David Hayden’s stories are, by and large, dreams, or in any case are told as if they are dreams. At the end of one or two you half-expect a worried coda: “What do you suppose it means?” Like dreams, they have nagging motifs (foxes, damaged hands and, most of all, teeth: chattering, breaking, sprouting, falling out) and like dreams they are haunted by oblique fears – of death, of alienation, of losing innocence or sanity.
The framing of this debut collection by Dublin-born Hayden is insistently absurdist. Men (and they are mostly men) rock up in strange cities to face double-talking receptionists or enigmatic secretaries. Pilgrims travel through landscapes pitched somewhere between late-Sixties Bob Dylan and John of Patmos. A couple of stories make cerebral – or cerebral-seeming – play with quirky conceits: “Hay” concerns a mine flooded by the miners’ tears; in “Reading”, a pair on a railway station platform posit an afterlife in which everyone is trapped within the last book they read. The latter in particular is good, chewy fun.
When, in “The Bread that was Broken”, Hayden lingers on the charred, dead body of a young man served up at a dinner party (“bloodied bows of ribs showed through … the skin and bent fingers a glossy charcoal…”), or when yellow maggots are seen “fizzing” in the jaw of a fox in “Memory House”, it seems that the author, in time-honoured modernist style, is attempting to discomfit the reader. The effect, however, is too artistic to be viscerally grotesque.
Two stories, side by side, read like didactic exegeses on the surrounding texts. They are both lectures. “How to Read a Picture Book” features Sorry the talking squirrel, also known as Max Liebowitz, and combines zaniness with a fast-talking treatise on words, pictures and narrative:
Sometimes there are two stories being told at the same time… Between the time of your beautiful incomprehension and the moment that you finally lose the will to see goodness you’ll be able to see both stories and find the two of them funny.
“Play” – the more successful of the two – comprises a rambling and ultimately tragic lecture on the subject of its title and a wisecracking chorus of student hecklers.
The unwary or unwitting reader is often wrong-footed by Hayden’s habit of signing off a story on what feels like a punchline, only without the “Aha!” moment (or indeed the “Haha!” moment). The timing and balance suggest resolution but it remains elusive. No curious reader minds feeling lost or baffled or even unsatisfied, but these inconclusive conclusions can feel like a taunt.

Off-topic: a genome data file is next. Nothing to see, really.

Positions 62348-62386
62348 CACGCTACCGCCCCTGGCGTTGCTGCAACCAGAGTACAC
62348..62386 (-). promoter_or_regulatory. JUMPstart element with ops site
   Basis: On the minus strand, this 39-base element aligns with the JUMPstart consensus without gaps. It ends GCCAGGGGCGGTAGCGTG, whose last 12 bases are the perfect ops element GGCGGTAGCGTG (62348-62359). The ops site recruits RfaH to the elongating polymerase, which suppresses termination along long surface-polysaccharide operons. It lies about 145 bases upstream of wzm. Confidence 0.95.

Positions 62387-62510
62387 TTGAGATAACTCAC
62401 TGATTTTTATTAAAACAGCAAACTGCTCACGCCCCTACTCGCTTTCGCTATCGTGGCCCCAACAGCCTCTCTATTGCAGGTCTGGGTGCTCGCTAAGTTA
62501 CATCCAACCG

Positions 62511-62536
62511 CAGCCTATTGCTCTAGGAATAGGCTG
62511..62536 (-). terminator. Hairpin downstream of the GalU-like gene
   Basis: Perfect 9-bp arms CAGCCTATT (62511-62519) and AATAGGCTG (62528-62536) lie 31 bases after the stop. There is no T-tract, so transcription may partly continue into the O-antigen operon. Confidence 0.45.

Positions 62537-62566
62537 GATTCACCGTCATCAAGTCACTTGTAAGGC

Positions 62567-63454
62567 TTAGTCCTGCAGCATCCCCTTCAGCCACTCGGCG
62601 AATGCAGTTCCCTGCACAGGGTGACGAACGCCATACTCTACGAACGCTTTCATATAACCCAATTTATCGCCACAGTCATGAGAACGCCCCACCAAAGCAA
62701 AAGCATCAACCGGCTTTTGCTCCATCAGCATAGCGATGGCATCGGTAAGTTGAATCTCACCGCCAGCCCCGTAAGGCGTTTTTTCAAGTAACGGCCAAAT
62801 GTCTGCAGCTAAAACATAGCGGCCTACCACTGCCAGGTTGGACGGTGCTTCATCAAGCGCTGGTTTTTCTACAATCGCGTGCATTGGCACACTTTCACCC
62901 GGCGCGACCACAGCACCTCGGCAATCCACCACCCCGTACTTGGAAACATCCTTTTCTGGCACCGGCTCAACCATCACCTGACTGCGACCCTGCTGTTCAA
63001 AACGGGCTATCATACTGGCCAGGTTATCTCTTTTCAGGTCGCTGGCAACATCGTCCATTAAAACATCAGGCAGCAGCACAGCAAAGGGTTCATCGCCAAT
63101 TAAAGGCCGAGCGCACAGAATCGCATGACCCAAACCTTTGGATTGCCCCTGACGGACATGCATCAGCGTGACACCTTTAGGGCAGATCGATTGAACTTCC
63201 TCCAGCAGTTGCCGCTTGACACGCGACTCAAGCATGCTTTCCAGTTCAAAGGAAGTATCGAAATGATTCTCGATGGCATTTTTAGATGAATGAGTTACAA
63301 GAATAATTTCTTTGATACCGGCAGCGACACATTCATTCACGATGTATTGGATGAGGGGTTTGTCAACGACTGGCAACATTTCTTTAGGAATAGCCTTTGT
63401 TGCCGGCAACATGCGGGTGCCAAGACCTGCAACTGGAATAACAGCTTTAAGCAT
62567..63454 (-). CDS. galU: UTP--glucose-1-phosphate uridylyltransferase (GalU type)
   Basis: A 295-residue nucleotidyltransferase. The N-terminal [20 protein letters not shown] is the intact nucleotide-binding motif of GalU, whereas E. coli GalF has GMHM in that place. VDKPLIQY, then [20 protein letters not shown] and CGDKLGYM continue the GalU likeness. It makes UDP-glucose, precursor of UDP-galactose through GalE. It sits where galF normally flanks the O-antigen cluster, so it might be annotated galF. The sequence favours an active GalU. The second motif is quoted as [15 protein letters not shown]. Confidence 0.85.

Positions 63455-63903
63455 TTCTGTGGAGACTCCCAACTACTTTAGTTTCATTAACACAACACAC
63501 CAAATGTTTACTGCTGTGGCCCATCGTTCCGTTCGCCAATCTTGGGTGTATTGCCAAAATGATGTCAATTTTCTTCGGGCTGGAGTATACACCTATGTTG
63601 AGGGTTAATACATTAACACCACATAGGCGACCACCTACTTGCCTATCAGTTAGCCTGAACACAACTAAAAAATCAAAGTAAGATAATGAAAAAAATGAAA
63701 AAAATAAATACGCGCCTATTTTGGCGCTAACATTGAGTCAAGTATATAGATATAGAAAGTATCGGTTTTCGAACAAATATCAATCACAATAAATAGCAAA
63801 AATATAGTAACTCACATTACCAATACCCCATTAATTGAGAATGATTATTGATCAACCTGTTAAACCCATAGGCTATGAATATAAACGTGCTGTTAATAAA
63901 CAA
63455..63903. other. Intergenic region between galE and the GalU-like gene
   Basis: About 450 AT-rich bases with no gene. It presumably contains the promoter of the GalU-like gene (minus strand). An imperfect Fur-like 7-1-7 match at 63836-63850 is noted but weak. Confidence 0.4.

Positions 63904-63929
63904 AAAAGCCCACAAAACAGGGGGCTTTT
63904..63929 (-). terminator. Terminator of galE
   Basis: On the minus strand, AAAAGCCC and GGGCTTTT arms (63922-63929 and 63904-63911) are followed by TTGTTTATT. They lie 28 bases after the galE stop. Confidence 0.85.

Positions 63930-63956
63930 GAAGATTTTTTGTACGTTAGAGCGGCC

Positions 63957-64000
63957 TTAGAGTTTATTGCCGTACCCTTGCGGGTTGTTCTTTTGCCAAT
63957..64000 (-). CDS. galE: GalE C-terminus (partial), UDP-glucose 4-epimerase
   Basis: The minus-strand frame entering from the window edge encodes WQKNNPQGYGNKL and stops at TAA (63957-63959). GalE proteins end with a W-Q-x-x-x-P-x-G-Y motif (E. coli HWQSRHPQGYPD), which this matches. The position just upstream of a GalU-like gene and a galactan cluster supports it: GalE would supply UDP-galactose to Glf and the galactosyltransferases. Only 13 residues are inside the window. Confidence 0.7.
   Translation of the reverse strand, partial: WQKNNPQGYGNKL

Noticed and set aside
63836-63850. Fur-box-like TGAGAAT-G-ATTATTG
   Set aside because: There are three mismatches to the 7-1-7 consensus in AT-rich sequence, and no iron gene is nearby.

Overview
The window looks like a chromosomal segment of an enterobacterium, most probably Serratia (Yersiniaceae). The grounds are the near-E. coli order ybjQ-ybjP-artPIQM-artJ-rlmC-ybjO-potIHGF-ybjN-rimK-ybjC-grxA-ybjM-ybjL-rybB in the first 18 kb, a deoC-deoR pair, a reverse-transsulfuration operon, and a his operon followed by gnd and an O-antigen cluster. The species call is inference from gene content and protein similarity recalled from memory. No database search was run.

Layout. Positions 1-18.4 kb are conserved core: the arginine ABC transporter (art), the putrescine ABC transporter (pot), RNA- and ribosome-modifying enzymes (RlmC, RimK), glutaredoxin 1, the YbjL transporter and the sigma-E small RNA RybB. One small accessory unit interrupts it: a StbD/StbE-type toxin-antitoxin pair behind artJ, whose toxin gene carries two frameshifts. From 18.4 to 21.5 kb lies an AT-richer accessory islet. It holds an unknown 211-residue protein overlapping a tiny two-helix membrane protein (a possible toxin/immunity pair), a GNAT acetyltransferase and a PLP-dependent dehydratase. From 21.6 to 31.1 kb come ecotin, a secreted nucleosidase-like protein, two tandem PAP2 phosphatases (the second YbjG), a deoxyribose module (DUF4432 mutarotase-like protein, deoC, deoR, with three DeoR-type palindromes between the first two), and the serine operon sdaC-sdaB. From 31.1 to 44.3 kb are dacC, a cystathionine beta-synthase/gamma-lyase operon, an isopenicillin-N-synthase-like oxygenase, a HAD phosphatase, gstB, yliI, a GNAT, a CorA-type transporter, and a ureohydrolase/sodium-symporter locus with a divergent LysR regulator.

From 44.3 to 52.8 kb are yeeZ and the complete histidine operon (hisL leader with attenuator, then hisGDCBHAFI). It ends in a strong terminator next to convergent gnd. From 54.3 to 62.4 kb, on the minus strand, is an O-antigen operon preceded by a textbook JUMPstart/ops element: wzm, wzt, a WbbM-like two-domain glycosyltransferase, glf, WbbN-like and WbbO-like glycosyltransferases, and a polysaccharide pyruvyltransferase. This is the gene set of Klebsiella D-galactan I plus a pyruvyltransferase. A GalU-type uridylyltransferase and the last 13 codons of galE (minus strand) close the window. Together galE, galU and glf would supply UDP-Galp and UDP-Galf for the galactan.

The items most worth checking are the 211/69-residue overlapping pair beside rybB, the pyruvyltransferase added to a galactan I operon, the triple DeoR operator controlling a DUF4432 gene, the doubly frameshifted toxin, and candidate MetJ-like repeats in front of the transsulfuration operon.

We’re being asked – by Hayden’s capital-A Absurdism and carefully intelligent style, by the publisher’s minimalist design and prestige paper – to take on trust the weight of the intellect hidden within these often baffling stories (“Sometimes people practise concealment for their own amusement,” says Sorry the squirrel). We are encouraged to believe that this is work that will repay study, but at times it does little to invite such close reading. I wasn’t inclined to spend long rootling for meaning in the numbing philosophical skit “An Apple in the Library”, or in the folklorish “Limbed” – which of course isn’t to say that it’s not there.
There is some terrific work in here. The raking hallucinations of “Dick” (“Dick is buried up to his belly on a cold shingle beach”) provide perhaps the best example of how Hayden’s raw surrealism can muster an unexpected emotional gut-punch. There are forceful explosions of imagist prose. The odd line of everyday idiom (An unpleasant woman on a bus has a “Face twisted up like a cat’s knitting”) is a welcome intrusion. “Mareg” and “Last Call for the Hated” are darkly witty cryptics. The wonderful story “Remains of the Dead World” inserts a Ted Hughes-ish crow into a twin narrative of apocalypse and madness (a passage wherein the crow wears the narrator’s father’s dentures – “I didn’t know crows could get cold, only I found out when I heard the teeth chattering” – is among the best in the book).
Darker With The Lights On will send many readers skidding along the spectrum between “I don’t know what this means” and “This doesn’t mean anything”. Yet it would be foolish to approach this complicated book with the conviction that all puzzles have solutions and all symbols have counterparts. Sometimes, a mangled fox really is just a mangled fox.
Richard Smyth’s books include “A Sweet, Wild Note” (Elliott & Thompson) and the novel “Wild Ink” (Dead Ink)
Darker With The Lights On
Little Island Press, 248pp, £12.99
This article appears in the 17 Jan 2018 issue of the New Statesman, Churchill and the hinge of history